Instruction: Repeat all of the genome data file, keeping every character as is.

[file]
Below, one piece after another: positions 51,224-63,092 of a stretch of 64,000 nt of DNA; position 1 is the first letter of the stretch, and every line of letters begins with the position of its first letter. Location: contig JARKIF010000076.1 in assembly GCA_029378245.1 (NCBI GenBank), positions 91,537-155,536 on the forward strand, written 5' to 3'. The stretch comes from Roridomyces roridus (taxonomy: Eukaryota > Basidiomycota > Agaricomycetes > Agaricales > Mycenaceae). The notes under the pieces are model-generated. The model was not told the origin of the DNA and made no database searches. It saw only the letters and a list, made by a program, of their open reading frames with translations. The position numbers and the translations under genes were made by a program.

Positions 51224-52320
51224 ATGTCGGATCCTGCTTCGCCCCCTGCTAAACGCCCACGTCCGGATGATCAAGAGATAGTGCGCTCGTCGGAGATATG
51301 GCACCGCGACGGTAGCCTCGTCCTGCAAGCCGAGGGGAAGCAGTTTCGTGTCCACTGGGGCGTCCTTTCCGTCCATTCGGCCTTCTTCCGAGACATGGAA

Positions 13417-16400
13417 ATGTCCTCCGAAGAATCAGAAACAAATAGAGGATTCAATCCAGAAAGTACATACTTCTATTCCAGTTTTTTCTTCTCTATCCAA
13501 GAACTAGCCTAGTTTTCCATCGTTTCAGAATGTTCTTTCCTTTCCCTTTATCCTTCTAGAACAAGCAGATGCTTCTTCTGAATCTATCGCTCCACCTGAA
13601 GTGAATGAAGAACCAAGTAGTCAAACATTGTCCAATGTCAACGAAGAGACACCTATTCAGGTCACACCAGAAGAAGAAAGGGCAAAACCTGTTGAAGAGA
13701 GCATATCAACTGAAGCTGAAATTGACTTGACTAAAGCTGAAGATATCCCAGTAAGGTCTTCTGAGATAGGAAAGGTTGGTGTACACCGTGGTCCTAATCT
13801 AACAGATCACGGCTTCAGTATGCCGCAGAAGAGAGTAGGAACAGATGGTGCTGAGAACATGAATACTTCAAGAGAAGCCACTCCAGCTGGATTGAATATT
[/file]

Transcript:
Below, one piece after another: positions 51,224-63,092 of a stretch of 64,000 nt of DNA; position 1 is the first letter of the stretch, and every line of letters begins with the position of its first letter. Location: contig JARKIF010000076.1 in assembly GCA_029378245.1 (NCBI GenBank), positions 91,537-155,536 on the forward strand, written 5' to 3'. The stretch comes from Roridomyces roridus (taxonomy: Eukaryota > Basidiomycota > Agaricomycetes > Agaricales > Mycenaceae). The notes under the pieces are model-generated. The model was not told the origin of the DNA and made no database searches. It saw only the letters and a list, made by a program, of their open reading frames with translations. The position numbers and the translations under genes were made by a program.

Positions 51224-52320
51224 ATGTCGGATCCTGCTTCGCCCCCTGCTAAACGCCCACGTCCGGATGATCAAGAGATAGTGCGCTCGTCGGAGATATG
51301 GCACCGCGACGGTAGCCTCGTCCTGCAAGCCGAGGGGAAGCAGTTTCGTGTCCACTGGGGCGTCCTTTCCGTCCATTCGGCCTTCTTCCGAGACATGGAA

Positions 13417-16400
13417 ATGTCCTCCGAAGAATCAGAAACAAATAGAGGATTCAATCCAGAAAGTACATACTTCTATTCCAGTTTTTTCTTCTCTATCCAA
13501 GAACTAGCCTAGTTTTCCATCGTTTCAGAATGTTCTTTCCTTTCCCTTTATCCTTCTAGAACAAGCAGATGCTTCTTCTGAATCTATCGCTCCACCTGAA
13601 GTGAATGAAGAACCAAGTAGTCAAACATTGTCCAATGTCAACGAAGAGACACCTATTCAGGTCACACCAGAAGAAGAAAGGGCAAAACCTGTTGAAGAGA
13701 GCATATCAACTGAAGCTGAAATTGACTTGACTAAAGCTGAAGATATCCCAGTAAGGTCTTCTGAGATAGGAAAGGTTGGTGTACACCGTGGTCCTAATCT
13801 AACAGATCACGGCTTCAGTATGCCGCAGAAGAGAGTAGGAACAGATGGTGCTGAGAACATGAATACTTCAAGAGAAGCCACTCCAGCTGGATTGAATATT